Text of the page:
Colombia, FARC Resume Peace Talks

Colombia, FARC Resume Peace TalksColombia, FARC Resume Peace Talks

The Colombian government and FARC rebels met in Cuba on Saturday to begin fresh talks to rewrite a peace deal that was narrowly defeated in a referendum earlier this month. Both sides remain optimistic a revised deal can be reached.

FARC chief Timoleon Jimenez, also known as Timochenko, said on Twitter the first meeting with the government since the October 2 referendum was “optimistic” and that the two sides “found points of agreement.” The government delegation said the talks marked a beginning of “constructive dialogue”, AFP reported

The government delegation arrived in Havana after receiving over the past two weeks proposals from supporters of the “No” vote, which included senator and former hardline president, Alvaro Uribe, parts of the church, as well as victims and sectors of society who supported the deal but wanted revisions.  

Those opposed to the deal, which came after more than four years of tough talks in Cuba, are against its transitional justice provisions that allow for an amnesty for most FARC guerillas or require them to perform community service in war-torn places, and want those responsible for atrocities to be locked up and barred from politics.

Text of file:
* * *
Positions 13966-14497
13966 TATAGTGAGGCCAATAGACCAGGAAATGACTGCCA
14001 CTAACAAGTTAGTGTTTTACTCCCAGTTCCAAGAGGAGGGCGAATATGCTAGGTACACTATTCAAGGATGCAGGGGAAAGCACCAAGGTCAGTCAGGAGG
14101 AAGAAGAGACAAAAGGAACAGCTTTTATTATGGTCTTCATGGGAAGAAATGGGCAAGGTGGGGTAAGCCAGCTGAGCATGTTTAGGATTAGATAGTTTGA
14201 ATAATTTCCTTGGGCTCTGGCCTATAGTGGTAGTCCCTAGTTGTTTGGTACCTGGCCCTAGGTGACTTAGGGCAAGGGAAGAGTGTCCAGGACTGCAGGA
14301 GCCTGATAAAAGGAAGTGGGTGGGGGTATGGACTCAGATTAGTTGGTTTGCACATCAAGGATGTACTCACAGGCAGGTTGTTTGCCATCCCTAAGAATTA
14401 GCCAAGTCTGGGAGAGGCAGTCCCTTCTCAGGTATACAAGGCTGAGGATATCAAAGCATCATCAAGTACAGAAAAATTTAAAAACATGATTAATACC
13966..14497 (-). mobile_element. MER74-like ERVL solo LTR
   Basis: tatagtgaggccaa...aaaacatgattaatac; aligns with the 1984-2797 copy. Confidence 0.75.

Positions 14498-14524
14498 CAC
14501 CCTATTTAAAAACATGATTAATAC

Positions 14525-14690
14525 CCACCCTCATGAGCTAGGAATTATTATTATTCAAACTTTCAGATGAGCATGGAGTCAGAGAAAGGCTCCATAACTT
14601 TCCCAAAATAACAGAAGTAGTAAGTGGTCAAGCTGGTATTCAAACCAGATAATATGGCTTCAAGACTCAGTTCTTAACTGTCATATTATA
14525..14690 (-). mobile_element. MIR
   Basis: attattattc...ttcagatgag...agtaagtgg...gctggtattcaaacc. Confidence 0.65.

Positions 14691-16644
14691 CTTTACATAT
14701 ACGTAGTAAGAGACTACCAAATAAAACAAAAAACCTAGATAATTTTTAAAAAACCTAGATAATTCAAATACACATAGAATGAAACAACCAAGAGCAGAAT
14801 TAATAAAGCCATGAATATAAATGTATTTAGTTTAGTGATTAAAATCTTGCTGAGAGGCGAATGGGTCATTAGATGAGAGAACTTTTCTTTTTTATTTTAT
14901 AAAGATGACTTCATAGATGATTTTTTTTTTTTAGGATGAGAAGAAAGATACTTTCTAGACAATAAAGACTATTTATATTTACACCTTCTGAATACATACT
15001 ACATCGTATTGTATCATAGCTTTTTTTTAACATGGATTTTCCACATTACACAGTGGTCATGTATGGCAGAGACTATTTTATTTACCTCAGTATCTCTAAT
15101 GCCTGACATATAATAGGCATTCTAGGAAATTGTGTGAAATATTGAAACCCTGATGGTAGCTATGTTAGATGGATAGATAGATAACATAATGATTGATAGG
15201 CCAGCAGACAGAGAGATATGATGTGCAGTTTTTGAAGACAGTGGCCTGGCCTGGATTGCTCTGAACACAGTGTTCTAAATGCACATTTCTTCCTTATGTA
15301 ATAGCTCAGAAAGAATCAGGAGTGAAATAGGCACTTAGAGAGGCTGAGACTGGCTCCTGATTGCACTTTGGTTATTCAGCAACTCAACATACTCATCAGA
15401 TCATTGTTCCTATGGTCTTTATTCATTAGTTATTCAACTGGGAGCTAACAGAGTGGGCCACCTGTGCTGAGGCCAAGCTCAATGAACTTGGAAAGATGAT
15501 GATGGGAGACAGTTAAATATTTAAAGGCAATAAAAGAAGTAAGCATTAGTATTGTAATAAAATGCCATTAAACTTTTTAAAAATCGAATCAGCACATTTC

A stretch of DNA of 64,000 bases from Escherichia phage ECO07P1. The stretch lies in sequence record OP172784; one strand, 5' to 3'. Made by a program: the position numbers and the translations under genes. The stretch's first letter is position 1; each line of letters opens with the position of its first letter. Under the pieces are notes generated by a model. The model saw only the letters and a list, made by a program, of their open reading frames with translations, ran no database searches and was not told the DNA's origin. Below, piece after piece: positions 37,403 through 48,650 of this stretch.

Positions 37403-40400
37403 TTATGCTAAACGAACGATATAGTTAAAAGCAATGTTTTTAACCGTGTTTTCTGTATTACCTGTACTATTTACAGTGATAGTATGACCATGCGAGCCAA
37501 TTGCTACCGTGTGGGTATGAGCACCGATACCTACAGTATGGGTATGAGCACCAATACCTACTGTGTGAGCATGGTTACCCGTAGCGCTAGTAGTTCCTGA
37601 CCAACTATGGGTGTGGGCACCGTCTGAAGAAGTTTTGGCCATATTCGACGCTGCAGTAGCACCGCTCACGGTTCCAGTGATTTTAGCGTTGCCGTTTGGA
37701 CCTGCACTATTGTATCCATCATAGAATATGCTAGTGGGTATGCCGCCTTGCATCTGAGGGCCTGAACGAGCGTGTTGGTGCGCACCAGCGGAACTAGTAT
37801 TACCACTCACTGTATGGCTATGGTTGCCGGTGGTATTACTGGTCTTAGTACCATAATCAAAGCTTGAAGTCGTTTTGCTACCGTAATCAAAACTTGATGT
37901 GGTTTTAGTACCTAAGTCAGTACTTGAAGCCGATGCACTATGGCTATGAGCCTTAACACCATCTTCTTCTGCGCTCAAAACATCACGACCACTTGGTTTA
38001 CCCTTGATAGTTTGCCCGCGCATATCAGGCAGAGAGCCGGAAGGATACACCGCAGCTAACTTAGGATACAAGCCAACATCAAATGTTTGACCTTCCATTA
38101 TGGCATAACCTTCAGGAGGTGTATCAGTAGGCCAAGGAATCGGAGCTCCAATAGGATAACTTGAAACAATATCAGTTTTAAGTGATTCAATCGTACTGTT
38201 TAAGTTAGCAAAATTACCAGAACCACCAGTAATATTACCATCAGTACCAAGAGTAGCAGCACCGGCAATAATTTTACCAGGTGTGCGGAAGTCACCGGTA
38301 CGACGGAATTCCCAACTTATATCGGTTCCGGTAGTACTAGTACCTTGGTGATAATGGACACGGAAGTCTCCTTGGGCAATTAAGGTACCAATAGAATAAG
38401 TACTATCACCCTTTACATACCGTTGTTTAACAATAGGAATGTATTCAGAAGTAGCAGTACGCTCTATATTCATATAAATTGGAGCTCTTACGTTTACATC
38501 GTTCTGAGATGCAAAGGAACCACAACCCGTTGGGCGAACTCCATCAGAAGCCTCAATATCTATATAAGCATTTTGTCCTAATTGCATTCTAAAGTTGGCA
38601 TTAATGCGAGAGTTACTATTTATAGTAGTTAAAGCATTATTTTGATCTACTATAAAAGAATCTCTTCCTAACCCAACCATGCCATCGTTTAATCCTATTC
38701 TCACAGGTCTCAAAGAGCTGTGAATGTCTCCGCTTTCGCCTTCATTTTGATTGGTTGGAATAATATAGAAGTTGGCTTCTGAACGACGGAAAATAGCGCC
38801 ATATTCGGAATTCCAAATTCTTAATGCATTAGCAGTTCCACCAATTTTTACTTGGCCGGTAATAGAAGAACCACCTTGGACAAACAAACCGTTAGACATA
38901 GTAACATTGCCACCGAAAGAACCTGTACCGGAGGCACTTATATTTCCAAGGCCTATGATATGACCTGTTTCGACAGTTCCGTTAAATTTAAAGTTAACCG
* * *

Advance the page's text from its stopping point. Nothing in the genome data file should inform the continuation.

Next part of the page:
An amendment to the deal that does not include FARC transitioning to a political movement would be difficult for the leftist movement to stomach. Under the deal, FARC would have been given 10 congressional seats in government, which opponents say is unacceptable.

The rebels, Colombia’s armed forces and rightwing paramilitaries, have all been implicated in carrying out crimes during the nearly five-decade-long war that has claimed at least 220,000 lives and displaced some 8 million people.

President Juan Manuel Santos, who won the Nobel Peace Prize earlier this month for his efforts, has extended a ceasefire until the end of the year and vowed to reach a new peace deal as soon as possible.

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